By Michael Otero
After 20 years in baseball, Yankee captain Derek Jeter played his final game on Sunday Sept. 28, against the rival Boston Red Sox in Fenway Park. Jeter legged out an infield single in the third inning, plating a run in the process, and ending his baseball career as he got a pinch runner. The hit was the 3,465th of his career, good enough for sixth place on the all-time hits list, behind four Hall of Famers and the infamous Pete Rose.
Jeter came up in the Yankees organization in the mid-1990s and became the backbone of multiple championship teams. In his 1996 rookie season, he batted .314 and led the team in hits, well deserving of winning Rookie of the Year honors. The Yankees went on to win the World Series in six games over the Atlanta Braves that year.
A few years later, a few more rings for Derek. In 1998, The Yankees, as a team, had the best record to that point in baseball history. They finished a staggering 114-48 and had a 22-game lead on the second place Red Sox at the season’s end. Right smack in the middle of that great season was Jeter. Jeter, then 24, posted a .324 batting average and led the American League in runs scored with 127. The Bronx Bombers capped off an impressive season with a sweep of the San Diego Padres in the World Series.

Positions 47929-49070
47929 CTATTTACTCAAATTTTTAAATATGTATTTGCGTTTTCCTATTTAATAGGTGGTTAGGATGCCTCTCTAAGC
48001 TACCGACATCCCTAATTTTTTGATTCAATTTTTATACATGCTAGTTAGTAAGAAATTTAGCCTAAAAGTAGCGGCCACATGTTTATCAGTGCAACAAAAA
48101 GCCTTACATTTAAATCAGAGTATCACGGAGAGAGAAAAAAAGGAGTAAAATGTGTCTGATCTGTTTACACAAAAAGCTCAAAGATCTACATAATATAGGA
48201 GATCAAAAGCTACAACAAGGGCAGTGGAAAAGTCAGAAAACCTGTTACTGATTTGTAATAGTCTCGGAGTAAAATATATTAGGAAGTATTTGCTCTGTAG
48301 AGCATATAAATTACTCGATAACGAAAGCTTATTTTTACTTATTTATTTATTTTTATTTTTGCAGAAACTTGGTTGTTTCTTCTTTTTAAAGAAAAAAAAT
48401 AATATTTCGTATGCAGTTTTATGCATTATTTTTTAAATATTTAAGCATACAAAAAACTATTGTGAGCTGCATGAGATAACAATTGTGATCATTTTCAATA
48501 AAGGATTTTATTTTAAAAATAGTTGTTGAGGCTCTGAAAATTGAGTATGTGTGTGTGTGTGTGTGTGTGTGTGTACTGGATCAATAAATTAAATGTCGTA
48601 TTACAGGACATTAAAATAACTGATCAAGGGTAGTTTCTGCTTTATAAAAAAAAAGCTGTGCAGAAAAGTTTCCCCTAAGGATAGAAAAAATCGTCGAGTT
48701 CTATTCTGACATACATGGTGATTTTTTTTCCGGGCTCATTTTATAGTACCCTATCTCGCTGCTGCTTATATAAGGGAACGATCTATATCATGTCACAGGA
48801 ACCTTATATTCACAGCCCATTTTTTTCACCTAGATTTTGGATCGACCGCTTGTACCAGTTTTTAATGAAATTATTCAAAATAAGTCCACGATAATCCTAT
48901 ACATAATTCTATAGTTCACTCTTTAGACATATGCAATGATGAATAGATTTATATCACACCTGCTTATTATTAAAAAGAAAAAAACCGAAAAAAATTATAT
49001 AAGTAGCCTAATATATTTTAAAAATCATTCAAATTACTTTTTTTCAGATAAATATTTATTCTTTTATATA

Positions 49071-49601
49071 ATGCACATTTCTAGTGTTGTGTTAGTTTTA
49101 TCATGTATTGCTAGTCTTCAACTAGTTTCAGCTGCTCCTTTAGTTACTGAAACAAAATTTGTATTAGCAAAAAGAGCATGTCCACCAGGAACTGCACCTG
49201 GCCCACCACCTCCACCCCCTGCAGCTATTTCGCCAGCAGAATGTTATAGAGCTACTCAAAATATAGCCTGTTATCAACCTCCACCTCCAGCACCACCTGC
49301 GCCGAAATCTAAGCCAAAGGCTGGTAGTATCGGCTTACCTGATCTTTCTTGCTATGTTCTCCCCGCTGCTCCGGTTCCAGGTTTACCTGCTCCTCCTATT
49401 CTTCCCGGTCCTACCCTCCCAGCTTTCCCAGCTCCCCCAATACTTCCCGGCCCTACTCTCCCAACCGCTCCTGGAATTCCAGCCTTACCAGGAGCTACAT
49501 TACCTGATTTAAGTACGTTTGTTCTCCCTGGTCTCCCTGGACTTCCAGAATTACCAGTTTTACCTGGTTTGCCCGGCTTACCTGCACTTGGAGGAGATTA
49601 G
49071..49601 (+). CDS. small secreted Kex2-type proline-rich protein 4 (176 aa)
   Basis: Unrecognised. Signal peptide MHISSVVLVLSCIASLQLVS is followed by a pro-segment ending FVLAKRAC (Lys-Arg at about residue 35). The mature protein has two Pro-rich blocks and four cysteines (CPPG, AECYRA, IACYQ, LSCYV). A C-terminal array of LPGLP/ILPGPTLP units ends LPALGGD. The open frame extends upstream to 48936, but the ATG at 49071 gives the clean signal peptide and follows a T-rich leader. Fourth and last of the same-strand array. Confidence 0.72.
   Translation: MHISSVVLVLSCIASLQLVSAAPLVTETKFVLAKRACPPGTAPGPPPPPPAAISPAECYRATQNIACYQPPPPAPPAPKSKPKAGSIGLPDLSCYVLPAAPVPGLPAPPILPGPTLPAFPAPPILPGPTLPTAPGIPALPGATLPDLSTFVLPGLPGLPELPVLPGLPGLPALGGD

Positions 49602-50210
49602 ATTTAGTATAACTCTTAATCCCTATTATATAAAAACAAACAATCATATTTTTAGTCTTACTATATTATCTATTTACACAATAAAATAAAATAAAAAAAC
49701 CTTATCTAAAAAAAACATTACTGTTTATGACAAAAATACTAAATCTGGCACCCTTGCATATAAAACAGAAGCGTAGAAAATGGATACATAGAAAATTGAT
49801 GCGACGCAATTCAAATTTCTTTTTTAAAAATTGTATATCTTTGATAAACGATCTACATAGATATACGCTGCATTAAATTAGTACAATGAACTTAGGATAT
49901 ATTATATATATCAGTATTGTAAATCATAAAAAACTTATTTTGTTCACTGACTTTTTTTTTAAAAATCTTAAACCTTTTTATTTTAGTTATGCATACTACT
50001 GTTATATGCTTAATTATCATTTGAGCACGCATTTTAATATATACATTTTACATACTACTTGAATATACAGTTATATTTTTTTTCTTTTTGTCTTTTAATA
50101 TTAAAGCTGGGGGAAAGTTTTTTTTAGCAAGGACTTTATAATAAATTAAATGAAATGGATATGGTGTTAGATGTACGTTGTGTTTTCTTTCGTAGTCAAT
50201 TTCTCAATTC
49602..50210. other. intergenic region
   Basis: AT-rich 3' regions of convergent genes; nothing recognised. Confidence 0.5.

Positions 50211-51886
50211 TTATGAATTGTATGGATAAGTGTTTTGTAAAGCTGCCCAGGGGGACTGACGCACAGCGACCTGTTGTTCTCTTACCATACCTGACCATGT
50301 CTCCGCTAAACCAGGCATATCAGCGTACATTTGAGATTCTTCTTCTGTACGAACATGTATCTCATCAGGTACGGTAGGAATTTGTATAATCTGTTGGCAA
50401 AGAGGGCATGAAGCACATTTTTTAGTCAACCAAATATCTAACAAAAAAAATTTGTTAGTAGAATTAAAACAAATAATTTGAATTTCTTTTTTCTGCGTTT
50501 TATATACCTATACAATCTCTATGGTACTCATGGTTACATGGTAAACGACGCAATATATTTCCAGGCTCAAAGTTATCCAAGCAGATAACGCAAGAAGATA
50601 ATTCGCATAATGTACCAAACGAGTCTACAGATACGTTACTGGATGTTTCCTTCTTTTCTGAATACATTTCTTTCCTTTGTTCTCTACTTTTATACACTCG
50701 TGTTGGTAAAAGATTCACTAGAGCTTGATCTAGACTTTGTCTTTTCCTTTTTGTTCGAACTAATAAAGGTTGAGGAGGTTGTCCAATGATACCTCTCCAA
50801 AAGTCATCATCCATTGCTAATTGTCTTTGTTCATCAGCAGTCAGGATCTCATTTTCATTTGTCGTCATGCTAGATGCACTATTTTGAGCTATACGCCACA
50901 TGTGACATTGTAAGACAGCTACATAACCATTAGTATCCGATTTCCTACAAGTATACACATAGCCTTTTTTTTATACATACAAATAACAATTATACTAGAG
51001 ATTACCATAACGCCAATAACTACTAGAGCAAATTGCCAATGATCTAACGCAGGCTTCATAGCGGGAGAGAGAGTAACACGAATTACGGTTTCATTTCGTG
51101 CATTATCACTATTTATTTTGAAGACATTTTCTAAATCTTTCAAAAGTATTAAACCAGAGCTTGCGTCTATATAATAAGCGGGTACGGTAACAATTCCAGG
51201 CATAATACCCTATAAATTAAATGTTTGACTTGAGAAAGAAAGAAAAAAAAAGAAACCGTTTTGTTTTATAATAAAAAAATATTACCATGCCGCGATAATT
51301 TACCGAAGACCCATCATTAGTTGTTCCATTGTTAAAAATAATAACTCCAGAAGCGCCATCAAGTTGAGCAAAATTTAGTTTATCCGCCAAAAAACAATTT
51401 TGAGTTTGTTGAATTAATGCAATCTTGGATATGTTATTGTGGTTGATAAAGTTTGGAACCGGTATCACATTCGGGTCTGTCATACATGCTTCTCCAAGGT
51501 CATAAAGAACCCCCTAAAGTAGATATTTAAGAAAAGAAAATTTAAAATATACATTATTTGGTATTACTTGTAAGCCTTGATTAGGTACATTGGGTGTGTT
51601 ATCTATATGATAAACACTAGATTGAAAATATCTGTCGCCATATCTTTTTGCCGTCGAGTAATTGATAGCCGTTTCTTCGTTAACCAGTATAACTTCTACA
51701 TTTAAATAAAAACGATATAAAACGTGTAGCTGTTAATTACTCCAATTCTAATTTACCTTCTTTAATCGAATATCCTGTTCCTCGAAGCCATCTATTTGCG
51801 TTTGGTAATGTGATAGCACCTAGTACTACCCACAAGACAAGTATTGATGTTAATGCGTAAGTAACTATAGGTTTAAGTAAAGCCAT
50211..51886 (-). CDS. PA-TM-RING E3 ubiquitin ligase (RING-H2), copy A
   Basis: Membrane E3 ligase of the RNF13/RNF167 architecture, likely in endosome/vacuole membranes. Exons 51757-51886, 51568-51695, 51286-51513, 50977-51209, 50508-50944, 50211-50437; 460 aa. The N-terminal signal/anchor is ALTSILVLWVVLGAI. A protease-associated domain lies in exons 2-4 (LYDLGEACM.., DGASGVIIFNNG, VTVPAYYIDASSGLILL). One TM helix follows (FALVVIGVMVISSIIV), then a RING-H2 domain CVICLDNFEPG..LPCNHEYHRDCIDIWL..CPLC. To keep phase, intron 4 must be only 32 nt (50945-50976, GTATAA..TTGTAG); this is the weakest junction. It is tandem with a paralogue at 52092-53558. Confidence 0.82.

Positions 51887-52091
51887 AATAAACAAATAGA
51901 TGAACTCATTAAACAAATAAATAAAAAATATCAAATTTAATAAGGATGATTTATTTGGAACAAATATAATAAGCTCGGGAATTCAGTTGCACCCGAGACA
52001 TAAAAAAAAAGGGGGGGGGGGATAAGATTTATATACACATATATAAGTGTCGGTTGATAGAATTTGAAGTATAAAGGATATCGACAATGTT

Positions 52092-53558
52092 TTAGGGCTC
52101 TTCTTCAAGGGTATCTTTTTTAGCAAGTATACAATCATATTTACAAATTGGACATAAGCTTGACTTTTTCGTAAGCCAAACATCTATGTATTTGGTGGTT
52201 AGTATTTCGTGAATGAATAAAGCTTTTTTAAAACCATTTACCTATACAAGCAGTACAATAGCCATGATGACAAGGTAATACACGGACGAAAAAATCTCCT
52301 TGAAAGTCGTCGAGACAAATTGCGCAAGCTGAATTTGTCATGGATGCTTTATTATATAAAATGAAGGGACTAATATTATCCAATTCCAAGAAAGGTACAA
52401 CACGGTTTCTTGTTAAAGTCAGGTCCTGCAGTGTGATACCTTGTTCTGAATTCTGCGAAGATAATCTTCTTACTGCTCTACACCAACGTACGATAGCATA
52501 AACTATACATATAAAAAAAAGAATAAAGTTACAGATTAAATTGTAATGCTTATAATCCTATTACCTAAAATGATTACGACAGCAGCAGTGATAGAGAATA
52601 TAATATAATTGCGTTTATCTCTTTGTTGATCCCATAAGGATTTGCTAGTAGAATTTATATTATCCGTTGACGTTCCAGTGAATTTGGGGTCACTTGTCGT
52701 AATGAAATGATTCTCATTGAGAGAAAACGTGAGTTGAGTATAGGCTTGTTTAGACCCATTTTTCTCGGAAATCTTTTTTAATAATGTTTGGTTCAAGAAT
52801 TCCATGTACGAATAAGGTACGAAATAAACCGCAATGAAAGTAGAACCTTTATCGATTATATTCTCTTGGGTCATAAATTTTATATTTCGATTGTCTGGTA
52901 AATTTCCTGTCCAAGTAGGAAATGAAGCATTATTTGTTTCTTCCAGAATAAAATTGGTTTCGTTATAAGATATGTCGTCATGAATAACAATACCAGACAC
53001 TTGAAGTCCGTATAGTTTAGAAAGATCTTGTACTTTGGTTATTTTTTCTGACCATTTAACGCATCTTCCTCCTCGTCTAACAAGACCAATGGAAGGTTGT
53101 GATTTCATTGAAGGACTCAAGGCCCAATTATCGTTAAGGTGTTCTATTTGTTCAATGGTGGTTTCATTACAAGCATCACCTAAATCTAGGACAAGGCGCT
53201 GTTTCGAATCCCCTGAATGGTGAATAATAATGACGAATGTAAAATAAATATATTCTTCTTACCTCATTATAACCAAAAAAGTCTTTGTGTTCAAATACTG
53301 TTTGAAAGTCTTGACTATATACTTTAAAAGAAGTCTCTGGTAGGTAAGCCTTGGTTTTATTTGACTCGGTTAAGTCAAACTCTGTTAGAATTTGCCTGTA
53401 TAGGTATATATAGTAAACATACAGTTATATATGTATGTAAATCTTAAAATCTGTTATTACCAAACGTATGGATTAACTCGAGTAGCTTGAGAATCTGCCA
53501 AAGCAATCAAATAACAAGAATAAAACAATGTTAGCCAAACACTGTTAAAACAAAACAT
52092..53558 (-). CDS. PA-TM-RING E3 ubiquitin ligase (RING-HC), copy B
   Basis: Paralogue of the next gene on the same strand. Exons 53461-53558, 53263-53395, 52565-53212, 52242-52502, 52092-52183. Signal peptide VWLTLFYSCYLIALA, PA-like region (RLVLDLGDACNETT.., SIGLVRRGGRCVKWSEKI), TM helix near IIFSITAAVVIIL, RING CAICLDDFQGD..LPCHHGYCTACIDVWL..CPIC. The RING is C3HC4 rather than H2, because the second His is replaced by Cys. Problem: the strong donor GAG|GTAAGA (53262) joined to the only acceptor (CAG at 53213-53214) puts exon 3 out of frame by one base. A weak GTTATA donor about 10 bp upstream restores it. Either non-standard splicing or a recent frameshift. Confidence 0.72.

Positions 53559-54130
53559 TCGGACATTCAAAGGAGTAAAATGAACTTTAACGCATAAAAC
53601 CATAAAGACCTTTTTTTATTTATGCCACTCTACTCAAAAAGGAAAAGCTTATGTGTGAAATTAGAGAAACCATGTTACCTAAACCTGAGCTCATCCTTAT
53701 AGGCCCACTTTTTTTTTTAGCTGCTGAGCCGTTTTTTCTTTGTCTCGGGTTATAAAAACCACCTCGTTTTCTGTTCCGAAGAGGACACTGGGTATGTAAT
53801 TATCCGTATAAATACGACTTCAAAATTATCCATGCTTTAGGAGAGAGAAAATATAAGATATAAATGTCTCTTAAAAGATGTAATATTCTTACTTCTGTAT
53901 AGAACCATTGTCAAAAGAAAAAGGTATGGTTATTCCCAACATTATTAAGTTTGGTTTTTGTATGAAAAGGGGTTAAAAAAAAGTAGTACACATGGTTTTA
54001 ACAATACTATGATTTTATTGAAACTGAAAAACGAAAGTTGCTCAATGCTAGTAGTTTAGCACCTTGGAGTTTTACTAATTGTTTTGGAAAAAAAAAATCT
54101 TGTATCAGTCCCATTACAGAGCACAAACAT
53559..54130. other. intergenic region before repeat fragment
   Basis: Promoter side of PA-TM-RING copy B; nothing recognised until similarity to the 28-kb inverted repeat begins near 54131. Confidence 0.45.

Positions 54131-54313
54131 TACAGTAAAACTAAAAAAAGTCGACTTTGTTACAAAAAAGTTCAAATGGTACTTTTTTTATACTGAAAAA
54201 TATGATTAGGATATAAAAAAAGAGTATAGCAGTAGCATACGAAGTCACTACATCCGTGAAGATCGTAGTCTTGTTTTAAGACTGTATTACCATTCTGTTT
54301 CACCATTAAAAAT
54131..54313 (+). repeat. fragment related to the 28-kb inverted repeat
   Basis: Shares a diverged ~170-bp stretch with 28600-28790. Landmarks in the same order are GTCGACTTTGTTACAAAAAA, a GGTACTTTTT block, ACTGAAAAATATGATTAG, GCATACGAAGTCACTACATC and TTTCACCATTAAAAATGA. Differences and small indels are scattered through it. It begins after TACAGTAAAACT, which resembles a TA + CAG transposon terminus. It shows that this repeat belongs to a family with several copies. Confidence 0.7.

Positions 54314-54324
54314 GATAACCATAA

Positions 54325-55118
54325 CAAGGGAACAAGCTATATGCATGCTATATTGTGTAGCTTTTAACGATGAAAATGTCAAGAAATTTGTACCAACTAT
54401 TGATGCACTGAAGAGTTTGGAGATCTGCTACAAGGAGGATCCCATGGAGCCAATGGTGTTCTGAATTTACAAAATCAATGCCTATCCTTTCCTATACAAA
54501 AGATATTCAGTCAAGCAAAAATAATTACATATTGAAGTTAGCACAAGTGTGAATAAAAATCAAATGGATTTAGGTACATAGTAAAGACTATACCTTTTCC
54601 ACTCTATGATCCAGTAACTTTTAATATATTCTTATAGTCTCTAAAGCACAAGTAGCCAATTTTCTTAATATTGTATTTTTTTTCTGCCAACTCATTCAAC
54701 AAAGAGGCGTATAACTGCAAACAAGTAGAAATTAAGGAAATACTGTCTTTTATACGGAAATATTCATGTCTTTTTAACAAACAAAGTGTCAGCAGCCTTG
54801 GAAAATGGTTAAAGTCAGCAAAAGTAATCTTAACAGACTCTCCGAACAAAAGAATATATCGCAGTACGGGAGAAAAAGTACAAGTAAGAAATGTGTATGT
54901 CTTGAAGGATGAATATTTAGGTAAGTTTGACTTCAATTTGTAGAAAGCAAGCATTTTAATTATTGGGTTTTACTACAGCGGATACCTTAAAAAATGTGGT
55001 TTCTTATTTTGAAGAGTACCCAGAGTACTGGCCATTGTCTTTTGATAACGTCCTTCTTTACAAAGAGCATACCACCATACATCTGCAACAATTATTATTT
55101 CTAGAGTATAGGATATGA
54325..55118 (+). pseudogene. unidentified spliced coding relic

The following year, 1999, saw a lot of statistical highs for Derek. He totaled career bests in: hits with 219, home runs with 24, and RBI with 102. Not to mention he also batted .349. The amazing year for Jeter helped propel his team to the Fall Classic for the second straight year, and the Yankees defeated the Braves once again, this time in four games. In 2000, Jeter continued his stellar play and led his team to the World Series for the third straight year, fourth time in five years. The matchup that time was the city rival New York Mets. Jeter stepped up to the challenge in that World Series, making big play after big play. From relay throws to nail runners at the plate, to big home runs which helped seal a fourth title, Derek never felt uncomfortable in the big moments. The big plays made by Derek made it an easy choice to nominate him as the World Series MVP of 2000.
Seeking a fourth straight title in 2001, the Yankees put baseball in the backseat to grieve for the families who suffered losses during the September 11th attacks. The attack on the country had people turning to sports in order to help them forget their problems. They found the Yankees as a way to feel normal again. With lots of support from fans, the Yankees, led by Jeter, made the playoffs and seemed poised for a big run. Perhaps the signature play of Derek’s career came in game three of the 2001 ALDS against the Oakland Athletics. With the Yankees trailing two games to zero in the series and facing elimination, Jeter helped preserve New York’s precious 1-0 lead by making a play on a relay to nail a non-sliding Jeremy Giambi at the plate. The Yankees went on to win the series and advance to the World Series. While the Yankees lost the World Series in seven games, Derek became known as “Mr. November” with a walk-off home run as the clock struck midnight, becoming the first player in baseball history to hit a home run in that month.